How to Live in the Future (Part 1)
I’m going to spoil it for you: how to live in the future is by being present, here and now. But then, it’s not that simple.
What we call “the future” isn’t something out there to be held. It’s an idea that varies drastically between us, and between each one of us one moment to the next. A better way of thinking of the future than as though it’s some approaching comet is to think of it as our horizon to the “West” of now, a moving point of reference that everyone sees differently, depending on where we are standing. Consequently, most of what we call “the future” tells us more about where we are now than where we’re headed. Things are never all that clear from far away, and there’s no guarantee we’re moving toward that point and not some other.
So when the futurists, the real ones, speak of “futures,” what they mean is that there are a myriad of points along that far horizon, and that it makes better sense to talk about the future as a spectrum of potentials than as if it were the preordained and manifested destiny the corporations and the prophets want us to believe.
I have this thing about imagining the landscape of experience in geographic metaphor (example: I just caught myself describing the lump sum of everything we know in life as “landscape”). Our human memories grew out of neural networks that help orient an animal to landmarks (ironically, originally “watermarks,” as this was going down in ancient oceans) – so it’s no surprise that math explores the n-dimensional, or that most human cultures think of “future” as a thing in front and “past” as something back behind us. We don’t visualize time the way we visualize space, unless you’re with me in the radical perspective that time and space are somewhat meaninglessly differentiated, time is space and space is time, and calendars are close-to-accurate reflections of the way time spreads invisibly across the warp and woof of hyperspace.
(I recently discovered that I’m one of 1-in-50 people that has “time-space synesthesia” and reflexively, habitually sees the year in some consistent pattern in my mind’s eye. I am always standing on a giant ring, December/January at the 12 o’clock divide, July and August there at 6 o’clock, and as I write this now I’m moving counterclockwise through the year somewhere around 1:30, since it’s 17 November. This 3D projection doesn’t handle multiverses, parallel dimensions, linear progression, any of that – it’s an idiosyncratic system, opposite of how I learned to read a clock, but totally persistent. This is how I store my recollections: looking up or down the ring, the annum, not exactly a mnemonic “memory palace” but nonetheless a spatial system for organizing and referencing experience. I was not at all surprised to learn the hippocampus grew from some fish proto-GPS.)
When I attempt to visualize “the future” as I learned to think of it in childhood, I see the image of a silvery, metallic, shifting sphere – presumably, the boundary of some 4D portal casting shadows into the mere three dimensions that my pitiable primate eyes can see. Whether this is my enculturated mind presenting something physics experts tell me is the probable appearance of a window into other times; or whether it’s a genuine prophetic third-eye vision of the portal through which we can gaze at all of our innumerable futures; or it’s allegory and the image represents the Noöspheric nanotech that wraps our planet in a skin of thinking mercury; or I am actually observing my own body from the point of view of someone living in the future, someone who has cybernetic eyes and sees the spherical magnetic field projected by my heart, I do not know. Perhaps it’s all of these.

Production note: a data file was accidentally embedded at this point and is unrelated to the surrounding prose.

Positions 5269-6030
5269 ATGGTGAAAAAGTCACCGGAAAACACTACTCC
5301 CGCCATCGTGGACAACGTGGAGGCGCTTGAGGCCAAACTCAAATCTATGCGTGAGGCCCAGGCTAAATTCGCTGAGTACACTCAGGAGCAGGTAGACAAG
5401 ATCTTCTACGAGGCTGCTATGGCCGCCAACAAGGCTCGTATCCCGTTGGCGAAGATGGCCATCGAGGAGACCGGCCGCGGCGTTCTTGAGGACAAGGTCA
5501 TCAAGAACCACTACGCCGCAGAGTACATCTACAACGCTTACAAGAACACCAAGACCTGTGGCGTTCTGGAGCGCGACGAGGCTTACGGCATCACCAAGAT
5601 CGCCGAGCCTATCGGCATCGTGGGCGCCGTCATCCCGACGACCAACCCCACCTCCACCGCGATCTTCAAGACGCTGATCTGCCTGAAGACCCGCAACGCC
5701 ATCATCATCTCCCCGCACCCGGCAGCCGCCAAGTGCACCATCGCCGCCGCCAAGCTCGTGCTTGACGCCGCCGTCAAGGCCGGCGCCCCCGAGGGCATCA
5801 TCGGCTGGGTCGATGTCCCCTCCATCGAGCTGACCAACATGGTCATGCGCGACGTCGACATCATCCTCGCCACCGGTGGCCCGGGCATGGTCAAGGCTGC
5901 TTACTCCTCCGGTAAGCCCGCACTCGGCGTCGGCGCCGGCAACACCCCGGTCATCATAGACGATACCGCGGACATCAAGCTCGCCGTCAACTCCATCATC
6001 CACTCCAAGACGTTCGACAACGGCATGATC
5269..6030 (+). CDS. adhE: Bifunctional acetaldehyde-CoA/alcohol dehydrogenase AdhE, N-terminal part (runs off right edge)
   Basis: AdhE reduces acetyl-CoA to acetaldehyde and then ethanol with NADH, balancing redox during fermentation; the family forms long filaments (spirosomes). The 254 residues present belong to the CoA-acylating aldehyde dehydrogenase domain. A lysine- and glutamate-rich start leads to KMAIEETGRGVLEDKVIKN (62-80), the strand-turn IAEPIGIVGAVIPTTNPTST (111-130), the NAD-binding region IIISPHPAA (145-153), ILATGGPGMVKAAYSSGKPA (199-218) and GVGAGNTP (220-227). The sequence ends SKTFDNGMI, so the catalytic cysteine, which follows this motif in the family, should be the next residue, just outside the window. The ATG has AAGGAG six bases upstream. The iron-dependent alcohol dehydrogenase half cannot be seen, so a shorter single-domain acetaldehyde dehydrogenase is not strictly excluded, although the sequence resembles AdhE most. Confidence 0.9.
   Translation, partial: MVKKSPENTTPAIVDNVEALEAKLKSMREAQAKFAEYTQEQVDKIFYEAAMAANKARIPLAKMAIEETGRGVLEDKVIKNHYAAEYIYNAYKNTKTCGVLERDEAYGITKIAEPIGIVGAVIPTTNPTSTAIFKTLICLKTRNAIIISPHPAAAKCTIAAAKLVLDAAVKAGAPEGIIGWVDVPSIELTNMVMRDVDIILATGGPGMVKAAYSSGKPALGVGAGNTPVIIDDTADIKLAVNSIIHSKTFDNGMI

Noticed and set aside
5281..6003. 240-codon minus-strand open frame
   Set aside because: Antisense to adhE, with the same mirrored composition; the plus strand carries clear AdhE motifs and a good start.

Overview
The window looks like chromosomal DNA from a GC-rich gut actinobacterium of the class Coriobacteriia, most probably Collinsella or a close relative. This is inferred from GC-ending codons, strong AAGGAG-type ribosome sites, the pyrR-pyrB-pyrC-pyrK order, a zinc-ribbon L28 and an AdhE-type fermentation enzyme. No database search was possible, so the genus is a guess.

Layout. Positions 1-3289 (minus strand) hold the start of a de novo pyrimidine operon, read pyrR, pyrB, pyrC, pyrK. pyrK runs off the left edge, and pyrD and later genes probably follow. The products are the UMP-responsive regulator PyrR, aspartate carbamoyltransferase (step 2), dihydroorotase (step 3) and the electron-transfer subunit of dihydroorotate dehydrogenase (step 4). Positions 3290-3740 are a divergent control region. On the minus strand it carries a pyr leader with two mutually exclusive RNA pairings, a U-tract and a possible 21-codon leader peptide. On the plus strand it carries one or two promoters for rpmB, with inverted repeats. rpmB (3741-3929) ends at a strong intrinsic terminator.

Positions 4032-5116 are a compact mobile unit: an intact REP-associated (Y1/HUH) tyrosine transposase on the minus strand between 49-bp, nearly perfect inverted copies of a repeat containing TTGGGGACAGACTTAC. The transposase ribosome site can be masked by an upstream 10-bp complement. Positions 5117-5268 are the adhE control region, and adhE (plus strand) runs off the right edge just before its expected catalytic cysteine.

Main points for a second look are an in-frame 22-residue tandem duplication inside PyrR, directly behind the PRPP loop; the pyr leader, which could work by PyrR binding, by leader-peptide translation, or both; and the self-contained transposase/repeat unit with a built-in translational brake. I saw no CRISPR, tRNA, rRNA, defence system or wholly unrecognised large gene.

Perhaps that is the point: that our above/below and inner/outer dyads do not serve us in “the future” and the meaning of this image is that time tends toward holistic, holographic, fractal, and recursive incarnations. That the evolutionary arc defined by entropy assembling organisms as a means for moving energy effectively through space results in Pierre Teilhard de Chardin’s “Omega Point,” indeed, but that it is already so, the One Thing That We All Already Are just organizing its internal organs to present an ever-clearer and more luminous arrangement on one side, and that’s why New Jerusalem appears in revelations of the “end of time” and our Big Bang mythology so closely imitates the scene of Hell. That all of this is happening at once (that’s what the current state of science seems to tell us, anyhow) and all the psychonautic maps of glass chrysanthemums and god’s-eyes, portals and glass onions, are the intuitions of this universal truth: that we are wound up hyperspherically, precipitating in a giant goldfish bowl with all the other stars and interstellar dust, which we observe as if it were a string of pearls, one moment to the next, but really it’s the whole damn thing at once, a party more precisely than a great parade.
This is why I think that “future equals East, past equals West” when I imagine time along the spinning axis of a shape I only dimly grasp, which simultaneously is the world outside and also me, my eyes the fire projecting shadows of imagination on the cave walls of my unborn and undying consciousness.
The nature of infinity is this: That everything has its own vortex, and when once a traveler through Eternity has pass’d that Vortex, he perceives it roll backward behind his path, into a globe itself unfolding like a sun…”
– William Blake